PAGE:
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Why do we kiss under the mistletoe?

Queen’s plant-parasite lecturer, Dr Johnathan Dalzell explains the tradition of puckering up under a sprig of mistletoe

From hanging stockings by the fire to decorating Christmas trees, the festive season is full of weird and wonderful customs and rituals – and kissing under the mistletoe definitely falls under the former category.  There is nothing as awkward as finding yourself surreptitiously standing under a sprig of mistletoe, forced into a public display of affection, as overzealous partygoers insist “it’s tradition.”

But what exactly is mistletoe? Why do we only see it at Christmas and what makes us kiss at the sight of it? Dr Johnathan Dalzell, a senior lecturer in plant-parasite interactions at Queen’s is here with a handy explainer.

Where does this tradition come from?

In Norse mythology, Odin’s son, Baldur (younger brother to Thor), had a premonition that he would be killed. His mother (Frigg) tackled this head on, extracting an oath from every object on earth, to not harm Baldur. This was agreeable to all…except mistletoe, which was overlooked! Loki (god of mischief) exploited this loop-hole and used mistletoe to create a toxin-laced dart, giving it to Hod (blind brother of Baldur), who he tricked into killing Baldur.

The mythology scatters at this point, but in some versions of the story, Frigg’s tears become the pearlescent berries of mistletoe, which was hung over doors as a reminder, and mark of respect to Baldur. It is thought that the Baldur incident, and later adoption of mistletoe as a symbol of fertility by Celtic druids (mistletoe can blossom in mid-winter, unlike many other plants) were responsible for the cultural alignment of mistletoe with the modern day Christmas period.

kiss me gift tag

But why do we have to kiss under it?

Whilst the Norse stories diverge after Baldur’s death, some versions recount that the gods were able to negotiate Baldur’s release from the goddess of death (Hel). Frigg, keen to sweep her mistletoe faux pas right under the carpet, declared mistletoe to be a symbol of love, and vowed to kiss everyone that passed underneath! It seems likely that this was infused with the Celtic druid interest in mistletoe as a symbol of fertility, and ultimately, mistletoe found a home in modern society through the act of kissing. In the 1800s, Washington Irving wrote that “young men have the privilege of kissing the girls under (mistletoe), plucking each time a berry from the bush. When the berries are all plucked the privilege ceases”. The symbolism and act of privilege has become more nuanced since then, but the association remains.

What exactly is mistletoe?

Mistletoe is actually a parasite - it steals water and nutrients from trees! Most mistletoe seeds are spread by birds, which eat the berries, and defecate on tree branches, inoculating the parasite onto a new host tree. The seed releases a compound called ‘viscin’, which dries to form a stiff biological cement. Many mistletoes will wait until the following spring before they will germinate. Some species of mistletoe spread seed by wind, and some are even explosively dispersed! Dwarf mistletoe varieties that use explosive seed dispersal can blast seeds up to 16 metres away, at a velocity of 27 metres per second – rapid!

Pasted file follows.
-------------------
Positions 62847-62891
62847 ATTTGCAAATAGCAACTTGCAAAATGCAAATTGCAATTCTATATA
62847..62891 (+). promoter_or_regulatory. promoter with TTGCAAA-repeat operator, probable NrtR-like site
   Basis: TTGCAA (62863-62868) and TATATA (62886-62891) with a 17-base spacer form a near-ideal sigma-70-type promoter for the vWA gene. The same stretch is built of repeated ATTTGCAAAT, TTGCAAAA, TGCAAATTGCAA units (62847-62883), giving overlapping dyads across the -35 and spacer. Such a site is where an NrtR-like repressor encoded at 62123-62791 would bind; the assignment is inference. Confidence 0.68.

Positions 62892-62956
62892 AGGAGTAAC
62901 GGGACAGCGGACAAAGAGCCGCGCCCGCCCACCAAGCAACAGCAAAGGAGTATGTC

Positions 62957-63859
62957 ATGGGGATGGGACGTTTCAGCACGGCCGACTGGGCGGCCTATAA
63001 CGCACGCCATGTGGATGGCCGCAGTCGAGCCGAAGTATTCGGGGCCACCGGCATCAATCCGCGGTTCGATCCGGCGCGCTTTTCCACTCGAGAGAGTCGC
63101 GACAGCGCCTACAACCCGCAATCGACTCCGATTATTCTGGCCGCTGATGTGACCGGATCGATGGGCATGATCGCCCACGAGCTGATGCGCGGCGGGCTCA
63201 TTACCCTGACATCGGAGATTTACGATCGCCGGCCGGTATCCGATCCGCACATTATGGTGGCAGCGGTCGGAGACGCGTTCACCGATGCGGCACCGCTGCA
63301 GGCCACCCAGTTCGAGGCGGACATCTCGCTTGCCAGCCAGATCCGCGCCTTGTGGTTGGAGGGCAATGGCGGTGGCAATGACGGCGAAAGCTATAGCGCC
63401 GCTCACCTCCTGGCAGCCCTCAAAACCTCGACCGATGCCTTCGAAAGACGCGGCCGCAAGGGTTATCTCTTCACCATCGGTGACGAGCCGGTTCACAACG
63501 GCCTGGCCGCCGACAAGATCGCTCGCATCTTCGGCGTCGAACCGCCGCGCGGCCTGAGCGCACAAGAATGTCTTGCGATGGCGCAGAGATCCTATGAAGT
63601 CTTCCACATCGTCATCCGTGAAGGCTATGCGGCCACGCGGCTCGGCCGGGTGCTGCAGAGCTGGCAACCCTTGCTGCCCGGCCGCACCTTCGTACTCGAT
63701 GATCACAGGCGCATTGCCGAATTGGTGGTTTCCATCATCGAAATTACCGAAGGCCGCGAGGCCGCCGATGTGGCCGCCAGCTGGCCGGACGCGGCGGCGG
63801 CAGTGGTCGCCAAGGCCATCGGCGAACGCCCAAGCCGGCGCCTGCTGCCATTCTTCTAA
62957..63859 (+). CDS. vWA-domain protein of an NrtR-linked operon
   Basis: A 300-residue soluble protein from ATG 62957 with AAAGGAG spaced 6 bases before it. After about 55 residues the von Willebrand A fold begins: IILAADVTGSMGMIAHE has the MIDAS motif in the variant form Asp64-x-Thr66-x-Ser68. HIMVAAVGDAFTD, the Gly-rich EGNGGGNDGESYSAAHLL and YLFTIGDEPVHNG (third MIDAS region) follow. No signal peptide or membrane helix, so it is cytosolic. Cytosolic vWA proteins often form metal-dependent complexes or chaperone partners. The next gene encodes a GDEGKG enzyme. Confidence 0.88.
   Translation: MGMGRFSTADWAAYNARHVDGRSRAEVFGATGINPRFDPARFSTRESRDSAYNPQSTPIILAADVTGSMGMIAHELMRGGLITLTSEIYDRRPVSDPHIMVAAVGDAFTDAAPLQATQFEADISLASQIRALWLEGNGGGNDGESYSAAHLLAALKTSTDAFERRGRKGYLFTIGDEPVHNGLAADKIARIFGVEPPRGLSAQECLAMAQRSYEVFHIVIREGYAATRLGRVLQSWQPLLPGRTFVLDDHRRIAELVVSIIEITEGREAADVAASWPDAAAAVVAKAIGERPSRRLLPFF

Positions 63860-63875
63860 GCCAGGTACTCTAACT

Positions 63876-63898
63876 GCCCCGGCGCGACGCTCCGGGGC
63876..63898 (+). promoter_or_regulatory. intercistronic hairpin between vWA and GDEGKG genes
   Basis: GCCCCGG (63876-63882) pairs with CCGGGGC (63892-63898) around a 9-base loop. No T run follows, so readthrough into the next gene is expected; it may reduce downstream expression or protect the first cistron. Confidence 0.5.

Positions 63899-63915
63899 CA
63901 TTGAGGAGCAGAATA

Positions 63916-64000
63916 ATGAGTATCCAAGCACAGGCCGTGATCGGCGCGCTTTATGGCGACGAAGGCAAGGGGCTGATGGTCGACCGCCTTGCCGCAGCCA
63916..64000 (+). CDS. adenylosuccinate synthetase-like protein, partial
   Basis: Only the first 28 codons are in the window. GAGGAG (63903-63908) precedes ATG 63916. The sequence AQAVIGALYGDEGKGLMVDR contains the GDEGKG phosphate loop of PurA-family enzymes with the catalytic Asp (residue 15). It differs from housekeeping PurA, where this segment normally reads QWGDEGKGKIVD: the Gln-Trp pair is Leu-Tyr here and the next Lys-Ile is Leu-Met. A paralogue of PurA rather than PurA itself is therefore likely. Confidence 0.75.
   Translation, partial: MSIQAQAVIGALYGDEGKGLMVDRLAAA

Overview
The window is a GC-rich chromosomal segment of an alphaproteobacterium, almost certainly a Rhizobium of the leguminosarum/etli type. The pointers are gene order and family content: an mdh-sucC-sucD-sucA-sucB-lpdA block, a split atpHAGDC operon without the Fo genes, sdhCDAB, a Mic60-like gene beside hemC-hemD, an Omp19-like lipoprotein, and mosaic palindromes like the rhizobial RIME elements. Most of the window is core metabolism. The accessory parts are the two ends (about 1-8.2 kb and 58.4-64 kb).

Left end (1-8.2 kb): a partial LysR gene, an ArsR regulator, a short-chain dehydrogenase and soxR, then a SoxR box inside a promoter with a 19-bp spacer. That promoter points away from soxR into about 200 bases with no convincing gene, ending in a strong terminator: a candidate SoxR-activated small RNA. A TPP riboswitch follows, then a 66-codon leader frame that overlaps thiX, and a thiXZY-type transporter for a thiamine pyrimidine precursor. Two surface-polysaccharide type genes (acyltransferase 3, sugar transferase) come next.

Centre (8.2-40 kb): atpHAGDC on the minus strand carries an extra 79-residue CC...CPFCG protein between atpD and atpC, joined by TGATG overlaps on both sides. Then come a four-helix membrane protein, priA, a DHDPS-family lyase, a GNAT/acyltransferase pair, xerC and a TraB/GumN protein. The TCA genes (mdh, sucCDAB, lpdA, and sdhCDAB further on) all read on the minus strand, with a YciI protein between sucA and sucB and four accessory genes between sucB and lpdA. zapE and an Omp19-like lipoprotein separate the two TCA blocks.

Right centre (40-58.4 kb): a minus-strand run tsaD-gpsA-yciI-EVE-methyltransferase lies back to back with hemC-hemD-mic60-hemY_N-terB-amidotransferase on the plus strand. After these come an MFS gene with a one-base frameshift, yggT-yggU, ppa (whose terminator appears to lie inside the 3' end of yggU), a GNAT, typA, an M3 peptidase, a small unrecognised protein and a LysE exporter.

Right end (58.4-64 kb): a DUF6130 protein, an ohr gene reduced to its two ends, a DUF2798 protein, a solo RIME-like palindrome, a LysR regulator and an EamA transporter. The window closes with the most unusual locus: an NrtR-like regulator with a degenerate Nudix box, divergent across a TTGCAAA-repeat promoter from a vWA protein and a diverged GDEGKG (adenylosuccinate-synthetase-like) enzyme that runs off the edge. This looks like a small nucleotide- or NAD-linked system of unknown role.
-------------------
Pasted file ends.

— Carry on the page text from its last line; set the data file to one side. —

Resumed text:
Most plants grow towards the light, and use gravity to inform their growth patterns, but mistletoe does it’s own thing, and grows away from the light (towards the tree), and ignores gravity so that it can infect the tree in any direction. The parasitic mistletoe will develop a special invasive organ called a ‘haustorium’, which it will use to mechanically invade the tree branch; once inside, it will manipulate the host tree, and steal all the resources that it needs to grow, flower, and reproduce. Few parasites enjoy the cultural celebration of mistletoe!

Dog under mistletoe

To what extent is it a curative plant?

Mistletoe is used in some forms of alternative medicine. However, you should never consider self-medication with mistletoe, or any other ‘medicinal plant’! Always seek professional advice from your GP. Mistletoe does contain compounds called ‘lectins’, which are being tested in clinical trials for cancer treatment, but even if the trials are successful, it could be some time before a safe form of therapy is developed. The berries are poisonous so don’t eat them! Great for birds; not so great for humans.

Can mistletoe really increase fertility?

No, mistletoe was used as a symbol of fertility by the druids, almost certainly because it is an evergreen plant, which can blossom in mid-winter. As it lives on deciduous trees, the contrast of its fertility and growth relative to the host tree during mid-winter is quite stark. The shape of European mistletoe is also considered as vaguely analogous to certain aspects of female anatomy!


 Why do we only see mistletoe at Christmas?

Christmas celebrations emerged from a cultural melting pot of competing traditions and world views. The alignment of mistletoe with Christmas appears to be a hangover from ancient mythology, Celtic druid imagery, and modern-day cultural appropriation.


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Photo: Johnathan Dalzell Johnathan Dalzell
Dr Johnathan Dalzell is a senior lecturer in Plant-Parasite Interactions, and Biochemistry Programme Director within the School of Biological Sciences and Institute for Global Food Security.